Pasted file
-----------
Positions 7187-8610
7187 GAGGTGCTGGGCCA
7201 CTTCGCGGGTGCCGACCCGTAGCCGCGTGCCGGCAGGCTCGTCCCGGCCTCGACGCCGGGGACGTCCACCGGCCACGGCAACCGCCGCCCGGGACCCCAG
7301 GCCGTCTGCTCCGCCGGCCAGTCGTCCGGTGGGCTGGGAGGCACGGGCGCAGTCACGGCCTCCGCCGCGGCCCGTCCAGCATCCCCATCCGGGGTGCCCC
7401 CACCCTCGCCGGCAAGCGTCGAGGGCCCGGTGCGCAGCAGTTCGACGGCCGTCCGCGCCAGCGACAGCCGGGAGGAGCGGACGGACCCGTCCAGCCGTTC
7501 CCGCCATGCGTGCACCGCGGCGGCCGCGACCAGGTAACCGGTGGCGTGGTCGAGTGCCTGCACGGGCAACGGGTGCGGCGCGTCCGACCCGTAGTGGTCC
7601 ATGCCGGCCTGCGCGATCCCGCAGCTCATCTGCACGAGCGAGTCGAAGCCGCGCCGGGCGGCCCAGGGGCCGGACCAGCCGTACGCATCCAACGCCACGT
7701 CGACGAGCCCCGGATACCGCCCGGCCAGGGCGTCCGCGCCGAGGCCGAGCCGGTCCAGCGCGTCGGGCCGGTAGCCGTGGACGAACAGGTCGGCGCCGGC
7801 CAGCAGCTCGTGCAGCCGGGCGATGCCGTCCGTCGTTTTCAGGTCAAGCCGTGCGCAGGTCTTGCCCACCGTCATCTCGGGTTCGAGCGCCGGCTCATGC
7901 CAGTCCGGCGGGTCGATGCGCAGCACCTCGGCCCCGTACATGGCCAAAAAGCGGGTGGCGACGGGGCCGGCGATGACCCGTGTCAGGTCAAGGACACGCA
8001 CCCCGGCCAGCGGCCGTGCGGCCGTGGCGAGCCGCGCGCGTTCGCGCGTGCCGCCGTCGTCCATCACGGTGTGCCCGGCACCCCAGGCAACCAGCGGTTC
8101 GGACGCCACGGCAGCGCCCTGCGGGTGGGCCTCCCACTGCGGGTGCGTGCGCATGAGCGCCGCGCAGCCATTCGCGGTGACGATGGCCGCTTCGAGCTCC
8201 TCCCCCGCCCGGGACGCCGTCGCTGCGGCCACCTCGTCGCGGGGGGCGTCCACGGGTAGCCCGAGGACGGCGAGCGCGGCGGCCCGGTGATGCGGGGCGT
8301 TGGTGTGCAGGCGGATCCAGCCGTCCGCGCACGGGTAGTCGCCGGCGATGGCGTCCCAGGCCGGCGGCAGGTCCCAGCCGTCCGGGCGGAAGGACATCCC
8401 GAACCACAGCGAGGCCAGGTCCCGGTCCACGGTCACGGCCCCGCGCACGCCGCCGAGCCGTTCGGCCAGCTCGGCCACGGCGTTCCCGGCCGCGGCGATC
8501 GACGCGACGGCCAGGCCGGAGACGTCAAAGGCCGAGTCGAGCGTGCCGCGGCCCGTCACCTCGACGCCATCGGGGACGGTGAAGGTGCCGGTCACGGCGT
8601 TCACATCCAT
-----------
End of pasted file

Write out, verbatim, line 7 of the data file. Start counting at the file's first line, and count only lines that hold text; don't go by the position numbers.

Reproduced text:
7601 ATGCCGGCCTGCGCGATCCCGCAGCTCATCTGCACGAGCGAGTCGAAGCCGCGCCGGGCGGCCCAGGGGCCGGACCAGCCGTACGCATCCAACGCCACGT